>> (Zookeeper? I forget which).  Rabbit is a server-only protocol based
>> system which maintains order on the server and through completely
>> language neutral protocol semantics.  This makes Rabbit perhaps more
>> natural as a 'messaging service' eg for integration and other
>> inter-app data transfer.
>>
>> *** Rabbit is a general purpose messaging system with extras like
>> federation.  It speaks many protocols, and has core features like HA,
>> transactions, management, etc.  Everything can be switched on or off.
>> Getting all this to work while keeping the install light and fast, is
>> quite fiddly.  Kafka by contrast comes from a specific set of use
>> cases, which are interesting certainly.  I am not sure if Kafka wants
>> to be a general purpose messaging system, but it will become a bit
>> more like Rabbit if that is the goal.
>>
>> *** Both approaches have costs.  In the case of Rabbit the cost is
>> that more metadata is stored on the broker.  Kafka can get performance
>> gains by storing less such data.  But we are talking about some N
>> thousands of MPS versus some M thousands.  At those speeds the clients
>> are usually the bottleneck anyway.
>>
>> * Let me also clarify some things:
>>
>> *** Rabbit does NOT store multiple copies of the same message across
>> queues, unless they are very small (<60b, iirc).  A message delivered
>> to >1 queue on 1 machine is stored once.  Metadata about that message
>> may be stored more than once, but, at scale, the big cost is the
>> payload.
>>
>> *** Rabbit's vanilla install does store some index data in memory when
>> messages flow to disk.  You can change this by using a plugin, but
>> this is a secret-menu undocumented feature.  Very very few people need
>> any such thing.
>>
>> *** A Rabbit queue is lightweight.  It's just an ordered consumption
>> buffer that can persist and ack.  Don't assume things about Rabbit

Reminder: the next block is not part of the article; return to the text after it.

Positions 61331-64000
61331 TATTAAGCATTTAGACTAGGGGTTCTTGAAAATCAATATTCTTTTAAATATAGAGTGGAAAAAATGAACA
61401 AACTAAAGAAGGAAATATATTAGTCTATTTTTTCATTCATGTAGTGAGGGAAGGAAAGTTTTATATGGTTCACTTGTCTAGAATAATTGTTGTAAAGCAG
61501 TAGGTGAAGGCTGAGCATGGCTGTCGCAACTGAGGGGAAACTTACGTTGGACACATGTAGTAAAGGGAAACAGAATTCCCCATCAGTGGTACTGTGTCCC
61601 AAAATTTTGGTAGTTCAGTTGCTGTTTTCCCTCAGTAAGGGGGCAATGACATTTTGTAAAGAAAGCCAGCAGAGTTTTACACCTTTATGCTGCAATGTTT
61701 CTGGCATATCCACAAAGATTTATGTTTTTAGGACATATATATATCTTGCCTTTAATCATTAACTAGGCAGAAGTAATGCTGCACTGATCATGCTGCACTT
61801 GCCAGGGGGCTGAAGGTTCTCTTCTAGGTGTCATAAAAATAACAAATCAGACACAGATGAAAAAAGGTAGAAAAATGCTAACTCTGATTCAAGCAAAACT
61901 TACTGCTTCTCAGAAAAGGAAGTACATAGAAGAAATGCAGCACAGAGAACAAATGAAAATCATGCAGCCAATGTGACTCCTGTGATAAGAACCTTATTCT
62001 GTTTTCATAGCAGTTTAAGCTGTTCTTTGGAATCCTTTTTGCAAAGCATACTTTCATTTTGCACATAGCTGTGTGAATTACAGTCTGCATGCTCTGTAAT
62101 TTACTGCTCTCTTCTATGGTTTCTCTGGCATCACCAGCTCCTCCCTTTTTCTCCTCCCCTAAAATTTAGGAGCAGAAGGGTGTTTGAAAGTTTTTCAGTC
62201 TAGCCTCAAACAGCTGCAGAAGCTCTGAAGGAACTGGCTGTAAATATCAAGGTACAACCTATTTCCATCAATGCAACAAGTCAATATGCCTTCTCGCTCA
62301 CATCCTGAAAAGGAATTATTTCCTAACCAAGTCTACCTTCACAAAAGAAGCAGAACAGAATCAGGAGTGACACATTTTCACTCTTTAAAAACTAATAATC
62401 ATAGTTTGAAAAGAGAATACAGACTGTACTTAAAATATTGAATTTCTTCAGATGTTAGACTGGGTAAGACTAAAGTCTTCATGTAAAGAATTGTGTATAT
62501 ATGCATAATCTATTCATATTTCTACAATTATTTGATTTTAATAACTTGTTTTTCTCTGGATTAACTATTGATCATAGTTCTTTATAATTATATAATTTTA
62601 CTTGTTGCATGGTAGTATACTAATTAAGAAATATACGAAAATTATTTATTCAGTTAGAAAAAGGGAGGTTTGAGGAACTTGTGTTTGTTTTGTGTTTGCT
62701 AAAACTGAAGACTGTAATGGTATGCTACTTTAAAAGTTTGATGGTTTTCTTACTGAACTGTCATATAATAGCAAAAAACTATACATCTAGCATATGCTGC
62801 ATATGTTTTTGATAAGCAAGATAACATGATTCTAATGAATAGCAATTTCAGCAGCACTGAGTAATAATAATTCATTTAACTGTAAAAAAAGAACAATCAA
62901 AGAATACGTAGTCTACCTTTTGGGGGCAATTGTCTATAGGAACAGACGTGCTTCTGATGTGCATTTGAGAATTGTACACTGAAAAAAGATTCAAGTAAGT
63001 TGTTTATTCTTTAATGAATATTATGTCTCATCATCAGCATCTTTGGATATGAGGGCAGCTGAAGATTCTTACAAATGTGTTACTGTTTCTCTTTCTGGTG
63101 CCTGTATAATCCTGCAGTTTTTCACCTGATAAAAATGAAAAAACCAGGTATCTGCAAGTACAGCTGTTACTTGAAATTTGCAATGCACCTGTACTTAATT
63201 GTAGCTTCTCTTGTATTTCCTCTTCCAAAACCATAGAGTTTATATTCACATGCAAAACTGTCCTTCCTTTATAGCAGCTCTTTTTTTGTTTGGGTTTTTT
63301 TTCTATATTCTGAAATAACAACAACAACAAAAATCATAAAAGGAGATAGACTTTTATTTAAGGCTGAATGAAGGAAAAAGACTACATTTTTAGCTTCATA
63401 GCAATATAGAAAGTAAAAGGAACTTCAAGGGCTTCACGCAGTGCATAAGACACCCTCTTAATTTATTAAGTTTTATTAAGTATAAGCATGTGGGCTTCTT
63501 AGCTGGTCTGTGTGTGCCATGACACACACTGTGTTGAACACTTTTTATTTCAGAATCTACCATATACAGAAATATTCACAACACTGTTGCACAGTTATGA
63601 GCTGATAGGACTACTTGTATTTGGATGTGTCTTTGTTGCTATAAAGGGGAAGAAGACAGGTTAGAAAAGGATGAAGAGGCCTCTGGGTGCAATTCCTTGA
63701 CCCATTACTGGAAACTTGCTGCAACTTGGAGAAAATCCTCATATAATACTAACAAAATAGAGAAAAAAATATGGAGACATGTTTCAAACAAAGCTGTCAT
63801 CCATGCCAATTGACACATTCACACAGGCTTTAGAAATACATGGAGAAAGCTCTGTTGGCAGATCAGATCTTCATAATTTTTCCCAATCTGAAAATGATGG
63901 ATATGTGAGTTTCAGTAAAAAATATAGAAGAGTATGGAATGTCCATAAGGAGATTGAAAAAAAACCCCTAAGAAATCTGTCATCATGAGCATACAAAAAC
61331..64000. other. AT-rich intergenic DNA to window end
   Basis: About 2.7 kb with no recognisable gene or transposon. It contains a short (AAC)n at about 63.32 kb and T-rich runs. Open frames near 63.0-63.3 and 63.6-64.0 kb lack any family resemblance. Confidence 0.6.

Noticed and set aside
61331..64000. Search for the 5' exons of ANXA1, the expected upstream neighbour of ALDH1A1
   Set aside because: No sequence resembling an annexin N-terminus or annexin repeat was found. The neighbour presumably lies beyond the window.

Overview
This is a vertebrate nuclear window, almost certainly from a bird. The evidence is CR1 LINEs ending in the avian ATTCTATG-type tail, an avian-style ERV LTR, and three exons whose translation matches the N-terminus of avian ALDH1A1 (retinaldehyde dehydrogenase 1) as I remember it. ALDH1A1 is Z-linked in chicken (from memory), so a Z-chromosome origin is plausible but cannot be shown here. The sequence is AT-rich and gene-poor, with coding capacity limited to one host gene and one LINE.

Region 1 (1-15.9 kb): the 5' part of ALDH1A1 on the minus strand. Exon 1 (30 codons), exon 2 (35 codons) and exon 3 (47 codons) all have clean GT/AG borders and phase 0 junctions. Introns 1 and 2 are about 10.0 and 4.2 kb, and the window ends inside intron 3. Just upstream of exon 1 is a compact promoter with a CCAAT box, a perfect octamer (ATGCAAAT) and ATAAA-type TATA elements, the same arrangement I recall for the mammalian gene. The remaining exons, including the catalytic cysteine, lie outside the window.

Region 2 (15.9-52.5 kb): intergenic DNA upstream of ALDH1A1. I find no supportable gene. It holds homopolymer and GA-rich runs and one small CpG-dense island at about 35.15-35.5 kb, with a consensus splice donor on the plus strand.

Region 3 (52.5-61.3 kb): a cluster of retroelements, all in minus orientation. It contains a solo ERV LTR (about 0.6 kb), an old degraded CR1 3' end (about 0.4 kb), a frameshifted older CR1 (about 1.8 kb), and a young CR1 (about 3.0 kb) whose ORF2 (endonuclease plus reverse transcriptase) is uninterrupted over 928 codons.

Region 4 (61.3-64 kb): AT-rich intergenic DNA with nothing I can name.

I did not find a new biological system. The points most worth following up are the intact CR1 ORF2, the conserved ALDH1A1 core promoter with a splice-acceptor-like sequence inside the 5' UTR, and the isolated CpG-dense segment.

>> queues based on what you know about IBM MQ, JMS, and so forth.  Queues
>> in Rabbit and Kafka are not the same.
>>
>> *** Rabbit does not use mnesia for message storage.  It has its own
>> DB, optimised for messaging.  You can use other DBs but this is
>> Complicated.
>>
>> *** Rabbit does all kinds of batching and bulk processing, and can
>> batch end to end.  If you see claims about batching, buffering, etc.,
>> find out ALL the details before drawing conclusions.
>>
>> I hope this is helpful.
>>
>> Keen to get feedback / questions / corrections.
>>
>> alexis
>>
>>
>>
>>
>>
>>
>>
>> On Fri, Jun 7, 2013 at 2:09 AM, Marc Labbe <mrlabbe@gmail.com> wrote:
>> > We also went through the same decision making and our arguments for
>> Kafka
>> > where in the same lines as those Jonathan mentioned. The fact that we
>> have
>> > heterogeneous consumers is really a deciding factor. Our requirements
>> were
>> > to avoid loosing messages at all cost while having multiple consumers
>> > reading the same data at a different pace. On one side, we have a few
>> > consumers being fed with data coming in from most, if not all, topics.
>> On
>> > the other side, we have a good bunch of consumers reading only from a
>> > single topic. The big guys can take their time to read while the smaller
>> > ones are mostly for near real-time events so they need to keep up the
>> pace
>> > of incoming messages.
>> >
>> > RabbitMQ stores data on disk only if you tell it to while Kafka
>> persists by
>> > design. From the beginning, we decided we would try to use the queues
>> the
>> > same way, pub/sub with a routing key (an exchange in RabbitMQ) or topic,
>> > persisted to disk and replicated.
>> >
>> > One of our scenario was to see how the system would cope with the
>> largest
>> > consumer down for a while, therefore forcing the brokers to keep the
>> data
>> > for a long period. In the case of RabbitMQ, this consumer has it owns
>> queue
>> > and data grows on disk, which is not really a problem if you plan
>> > consequently. But, since it has to keep track of all messages read, the
>> > Mnesia database used by RabbitMQ as the messages index also grows pretty
>> > big. At that point, the amount of RAM necessary becomes very large to
>> keep
>> > the level of performance we need. In our tests, we found that this an
>> > adverse effect on ALL the brokers, thus affecting all consumers. You can